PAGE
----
2. Track your progress on a chart or calendar and try to do something every day. (Better to do something every day than to do a lot for one or two days.)

3. If you have a leadership role, be a leader! Model what you want others to do, “Go public” and let others know and see you “do the talking”.

4. Set a “big bold goal” and plan and announce the celebration that will happen once the goal is reached. For example, depending on the size of your company or group, you may decide to set a goal of “walking to Chicago”, or across the country, or even (for a very large group) around the world! Determine the actual distance in miles to your destination and let everyone track their mileage with a pedometer or certain distance routes. Hang up a large map (or post it online) and use real or electronic pins to track your progress on your route. And when you’ve reached your goal and intermediate goals, celebrate! Throw a big party (I know a group that walked to Dallas and had a big Texas style barbecue.) Involve everyone who participated and ask some volunteers to share their “story” of their experience with others. Make it fun!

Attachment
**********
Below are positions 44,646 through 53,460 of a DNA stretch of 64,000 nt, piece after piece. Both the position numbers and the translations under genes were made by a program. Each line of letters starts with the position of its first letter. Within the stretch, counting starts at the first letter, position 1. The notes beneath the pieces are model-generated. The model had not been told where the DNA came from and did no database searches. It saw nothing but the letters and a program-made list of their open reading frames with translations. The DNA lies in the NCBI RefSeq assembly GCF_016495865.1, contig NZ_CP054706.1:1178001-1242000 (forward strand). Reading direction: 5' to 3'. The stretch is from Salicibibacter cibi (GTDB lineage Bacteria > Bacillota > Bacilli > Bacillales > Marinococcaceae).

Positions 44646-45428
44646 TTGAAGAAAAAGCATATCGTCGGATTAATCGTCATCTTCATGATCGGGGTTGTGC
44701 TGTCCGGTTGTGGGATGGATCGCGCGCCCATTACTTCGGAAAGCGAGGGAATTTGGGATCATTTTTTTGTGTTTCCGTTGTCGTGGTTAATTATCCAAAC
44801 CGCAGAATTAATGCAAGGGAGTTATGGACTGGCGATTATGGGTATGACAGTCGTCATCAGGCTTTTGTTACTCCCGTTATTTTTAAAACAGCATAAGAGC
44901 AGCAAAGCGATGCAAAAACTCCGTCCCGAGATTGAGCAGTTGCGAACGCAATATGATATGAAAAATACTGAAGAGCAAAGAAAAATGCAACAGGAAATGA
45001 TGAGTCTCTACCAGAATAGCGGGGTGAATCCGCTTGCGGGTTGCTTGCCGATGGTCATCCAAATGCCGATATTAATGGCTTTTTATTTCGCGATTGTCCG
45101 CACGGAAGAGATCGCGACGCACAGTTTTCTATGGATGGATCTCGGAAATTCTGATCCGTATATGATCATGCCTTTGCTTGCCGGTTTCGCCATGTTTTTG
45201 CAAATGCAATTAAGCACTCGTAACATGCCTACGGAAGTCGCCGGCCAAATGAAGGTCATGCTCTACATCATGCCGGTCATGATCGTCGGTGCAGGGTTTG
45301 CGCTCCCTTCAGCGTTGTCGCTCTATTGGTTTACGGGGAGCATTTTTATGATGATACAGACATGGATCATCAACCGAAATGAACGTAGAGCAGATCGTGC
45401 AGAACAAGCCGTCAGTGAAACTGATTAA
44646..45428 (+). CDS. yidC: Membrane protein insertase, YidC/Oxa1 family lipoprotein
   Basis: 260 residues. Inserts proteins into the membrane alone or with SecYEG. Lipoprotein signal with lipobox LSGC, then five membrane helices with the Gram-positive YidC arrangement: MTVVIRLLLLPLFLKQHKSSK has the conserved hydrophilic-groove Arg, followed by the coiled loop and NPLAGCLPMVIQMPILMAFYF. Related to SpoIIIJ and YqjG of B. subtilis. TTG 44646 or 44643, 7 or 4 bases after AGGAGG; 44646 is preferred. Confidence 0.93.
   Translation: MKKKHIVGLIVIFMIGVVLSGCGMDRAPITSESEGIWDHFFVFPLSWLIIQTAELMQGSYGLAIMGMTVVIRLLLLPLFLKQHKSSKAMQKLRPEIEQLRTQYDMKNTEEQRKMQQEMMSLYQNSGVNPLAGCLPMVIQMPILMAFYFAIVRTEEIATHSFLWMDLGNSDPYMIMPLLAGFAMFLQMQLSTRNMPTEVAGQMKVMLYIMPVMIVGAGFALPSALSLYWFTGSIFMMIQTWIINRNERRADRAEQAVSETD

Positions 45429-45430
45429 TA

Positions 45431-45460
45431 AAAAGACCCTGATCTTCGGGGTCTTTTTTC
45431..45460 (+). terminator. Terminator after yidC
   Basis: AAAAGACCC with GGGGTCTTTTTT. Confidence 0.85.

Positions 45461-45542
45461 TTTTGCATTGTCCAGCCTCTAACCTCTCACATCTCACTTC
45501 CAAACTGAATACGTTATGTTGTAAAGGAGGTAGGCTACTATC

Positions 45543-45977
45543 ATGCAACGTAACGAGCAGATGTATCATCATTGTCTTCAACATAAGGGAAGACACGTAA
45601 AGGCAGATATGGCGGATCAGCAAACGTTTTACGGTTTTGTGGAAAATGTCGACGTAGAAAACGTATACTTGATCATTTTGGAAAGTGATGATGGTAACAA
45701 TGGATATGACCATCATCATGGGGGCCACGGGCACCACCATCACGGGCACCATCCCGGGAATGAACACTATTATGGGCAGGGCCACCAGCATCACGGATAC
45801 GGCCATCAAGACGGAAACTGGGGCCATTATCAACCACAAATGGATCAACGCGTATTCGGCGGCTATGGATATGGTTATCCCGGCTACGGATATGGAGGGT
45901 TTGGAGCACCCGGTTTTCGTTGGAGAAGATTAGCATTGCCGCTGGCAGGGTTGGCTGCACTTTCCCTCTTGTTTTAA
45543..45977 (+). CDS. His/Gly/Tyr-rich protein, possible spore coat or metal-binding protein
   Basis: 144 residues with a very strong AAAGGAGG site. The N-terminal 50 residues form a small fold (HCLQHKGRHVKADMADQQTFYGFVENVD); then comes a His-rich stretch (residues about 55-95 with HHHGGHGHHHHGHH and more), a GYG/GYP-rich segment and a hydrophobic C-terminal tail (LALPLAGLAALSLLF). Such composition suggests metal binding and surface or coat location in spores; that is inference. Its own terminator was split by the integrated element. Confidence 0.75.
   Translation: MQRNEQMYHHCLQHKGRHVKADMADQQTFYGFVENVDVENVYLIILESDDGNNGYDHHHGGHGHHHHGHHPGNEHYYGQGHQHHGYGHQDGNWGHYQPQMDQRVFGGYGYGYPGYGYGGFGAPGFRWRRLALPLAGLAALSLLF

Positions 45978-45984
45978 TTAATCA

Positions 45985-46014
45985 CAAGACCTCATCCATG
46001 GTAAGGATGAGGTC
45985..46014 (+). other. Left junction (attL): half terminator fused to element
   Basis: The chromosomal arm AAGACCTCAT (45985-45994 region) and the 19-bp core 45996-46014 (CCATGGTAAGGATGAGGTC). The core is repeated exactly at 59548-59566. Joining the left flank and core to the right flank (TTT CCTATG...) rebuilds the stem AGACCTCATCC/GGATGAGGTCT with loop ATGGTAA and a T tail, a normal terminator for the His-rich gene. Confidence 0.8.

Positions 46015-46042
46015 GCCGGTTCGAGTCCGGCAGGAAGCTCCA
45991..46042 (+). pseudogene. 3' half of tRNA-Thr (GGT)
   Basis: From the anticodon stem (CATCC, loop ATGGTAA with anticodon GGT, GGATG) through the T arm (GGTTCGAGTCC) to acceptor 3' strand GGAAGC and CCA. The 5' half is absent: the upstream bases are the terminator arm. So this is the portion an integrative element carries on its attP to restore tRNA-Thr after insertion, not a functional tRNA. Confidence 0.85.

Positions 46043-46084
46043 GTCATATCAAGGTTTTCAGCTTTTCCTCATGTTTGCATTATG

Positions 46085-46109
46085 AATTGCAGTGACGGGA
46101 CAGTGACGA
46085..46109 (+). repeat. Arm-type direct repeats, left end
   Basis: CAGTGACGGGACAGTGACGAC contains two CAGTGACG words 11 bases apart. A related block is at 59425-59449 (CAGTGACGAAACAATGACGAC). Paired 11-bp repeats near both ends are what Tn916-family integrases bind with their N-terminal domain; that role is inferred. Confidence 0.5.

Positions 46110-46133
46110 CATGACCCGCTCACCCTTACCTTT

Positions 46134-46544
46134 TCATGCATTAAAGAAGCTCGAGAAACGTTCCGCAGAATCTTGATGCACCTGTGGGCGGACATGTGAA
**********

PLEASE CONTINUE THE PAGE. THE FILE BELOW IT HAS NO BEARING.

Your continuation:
5. Use the “My Start tool” provided by the American Heart Association to track your progress and get you moving. Go to http://www.mystartonline.org/ for details.

6. If all this sounds good, but you still feel like you’re “stuck”. or get bogged down by inertia, consider teaming up with a friend or family member for mutual support and encouragement or hiring a coach to help you move forward and keep moving forward.

This process of getting and staying fit is critical for you to master if you want to stay at your best cognitively both now and in the long run. And if you can instill this practice in your organization’s work culture, you will clearly have a financial and competitive advantage for years to come.